6. Maggie's funeral was at the Church of the Assumption in Philadelphia and she was buried in Cathedral Cemetery, Wilmington.
7. Maggie is interred in the same plot as her mother, father and two brothers.

8. The best we can conclude is that the reason she was never mentioned is that she married an Italian man.

This is not an entirely satisfactory explanation, but we are unlikely to find anything more about her estrangement from her siblings.

J. A. Munroe writes in [Munroes of Galway and Delaware page 17] "My father [Michael John Munroe] did not remember Mary living at home. The first time he recalled seeing her in the house was at a children’s party. It was one of the few festive occasions in the house that my father remembered. He was only a young boy, and the party was mainly composed of his sister Maggie (two years older than he was) and her friends. His memory of his first visit to the Brandywine Park was also connected with Maggie, since she took him there, to Tatnall’s woods. Otherwise he had very little to say about this sister. The first home my father remembered was on Tatnall Street between First and Second, and he believed that this was where he was born on September 27, 1879. By my time this was a rough area, either part of or next to a run-down neighborhood called Bloodfield. It was undoubtedly the home of poor folk, but not as bad when my father lived there as it became later. According to a block directory for 1886 the next door neighbors were named Lawless and Knotts, which agrees with my father’s recollection of Johnny Knotts as one of his earliest friends."

[Munroe's of Galway and Delaware page 21] "Maggie’s fate is mysterious. My mother suspected a scandal since she was never spoken of. After the death of my parents, my cousin Sarah Brown told me Maggie had married a Jew and had now been dead for a long time, probably at least fifty years. According to Sarah my father went to the funeral, which was in New Jersey, and told Aunt Mary about it when he came home. It is strange that my mother seemed to know nothing about Maggie’s fate. She could keep secrets, but my father could not. I suspect it was someone else who attended Maggie’s funeral and told Aunt Mary about it. Since my father did not mention Maggie’s fate to me, I share my mother’s suspicions. Marriage to a Jew, in my opinion, would not, in itself, have been enough to account for this silence. My mother’s older sister married a Jew, and through this shocked her German immigrant mother, her siblings rallied to her defense. Since there was much talk of this marriage in the family, it is strange if such an alliance by his sister was sufficient to seal my father’s mouth."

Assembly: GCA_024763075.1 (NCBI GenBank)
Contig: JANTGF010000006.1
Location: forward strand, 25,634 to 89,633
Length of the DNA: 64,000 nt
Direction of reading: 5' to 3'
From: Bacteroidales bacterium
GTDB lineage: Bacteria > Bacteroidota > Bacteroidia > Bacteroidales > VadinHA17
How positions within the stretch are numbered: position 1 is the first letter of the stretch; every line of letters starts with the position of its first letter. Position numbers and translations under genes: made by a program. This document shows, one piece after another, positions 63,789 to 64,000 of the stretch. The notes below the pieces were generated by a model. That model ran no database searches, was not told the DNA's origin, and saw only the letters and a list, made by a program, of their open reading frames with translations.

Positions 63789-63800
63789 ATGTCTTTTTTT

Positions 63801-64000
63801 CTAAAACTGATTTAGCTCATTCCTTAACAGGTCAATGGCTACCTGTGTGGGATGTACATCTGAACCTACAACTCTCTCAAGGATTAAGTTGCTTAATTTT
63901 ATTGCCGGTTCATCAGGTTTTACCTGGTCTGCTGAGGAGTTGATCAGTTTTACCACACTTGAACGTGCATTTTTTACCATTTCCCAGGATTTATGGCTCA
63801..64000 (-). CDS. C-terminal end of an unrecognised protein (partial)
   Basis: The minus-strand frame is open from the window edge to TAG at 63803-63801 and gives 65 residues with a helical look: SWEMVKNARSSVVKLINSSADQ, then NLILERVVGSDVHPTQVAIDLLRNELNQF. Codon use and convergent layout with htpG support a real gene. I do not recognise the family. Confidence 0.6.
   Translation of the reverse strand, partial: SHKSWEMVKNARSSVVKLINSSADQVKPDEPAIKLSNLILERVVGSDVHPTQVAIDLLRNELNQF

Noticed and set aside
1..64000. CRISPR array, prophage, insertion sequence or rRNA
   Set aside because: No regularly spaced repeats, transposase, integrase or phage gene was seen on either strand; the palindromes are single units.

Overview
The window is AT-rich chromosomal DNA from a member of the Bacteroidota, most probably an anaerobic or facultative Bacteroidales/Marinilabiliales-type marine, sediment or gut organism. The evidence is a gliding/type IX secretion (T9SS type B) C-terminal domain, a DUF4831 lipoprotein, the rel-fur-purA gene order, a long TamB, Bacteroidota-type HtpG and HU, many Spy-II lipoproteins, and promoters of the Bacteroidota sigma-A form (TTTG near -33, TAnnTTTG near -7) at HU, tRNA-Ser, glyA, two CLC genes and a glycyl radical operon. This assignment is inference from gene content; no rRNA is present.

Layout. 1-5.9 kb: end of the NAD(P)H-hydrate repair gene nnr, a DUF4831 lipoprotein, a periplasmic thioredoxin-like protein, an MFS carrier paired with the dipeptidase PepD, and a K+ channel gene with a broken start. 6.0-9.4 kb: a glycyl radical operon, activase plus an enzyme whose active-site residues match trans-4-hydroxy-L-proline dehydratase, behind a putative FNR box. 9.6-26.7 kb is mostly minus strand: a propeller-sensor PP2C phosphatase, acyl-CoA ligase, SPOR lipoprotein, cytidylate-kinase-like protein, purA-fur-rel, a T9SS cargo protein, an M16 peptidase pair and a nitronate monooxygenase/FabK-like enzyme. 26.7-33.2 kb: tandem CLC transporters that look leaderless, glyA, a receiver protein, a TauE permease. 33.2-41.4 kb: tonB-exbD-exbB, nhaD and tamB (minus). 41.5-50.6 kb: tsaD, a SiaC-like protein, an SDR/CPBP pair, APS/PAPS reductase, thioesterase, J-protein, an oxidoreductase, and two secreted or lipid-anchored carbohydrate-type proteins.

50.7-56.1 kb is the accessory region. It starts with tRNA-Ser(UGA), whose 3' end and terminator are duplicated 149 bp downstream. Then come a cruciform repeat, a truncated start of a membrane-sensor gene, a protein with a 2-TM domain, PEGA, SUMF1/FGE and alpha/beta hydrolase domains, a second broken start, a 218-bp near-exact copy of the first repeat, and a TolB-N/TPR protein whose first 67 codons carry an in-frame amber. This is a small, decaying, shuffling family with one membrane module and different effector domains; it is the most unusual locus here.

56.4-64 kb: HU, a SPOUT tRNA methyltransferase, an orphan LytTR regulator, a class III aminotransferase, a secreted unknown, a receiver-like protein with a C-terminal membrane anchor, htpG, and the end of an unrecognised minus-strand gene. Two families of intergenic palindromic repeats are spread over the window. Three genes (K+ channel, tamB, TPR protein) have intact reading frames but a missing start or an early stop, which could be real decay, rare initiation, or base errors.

Below is a small portion from the written census record for 916 Wood Street, Philadelphia.

This is the recorded** information for that census entry.

The listing from Cathedral Cemetery for the five Munroes buried together.

*The date given in the title for her death is actually the burial date. Her date of death is given in point 5.
**Her age at the time of the sensus was recorded in the written record as 31 however, it was transcribed incorrectly as 37. The Miracode 1910 census has it corrected. We have copies of the documents exerpted here. (the burial record was simplified to make it fit the page better)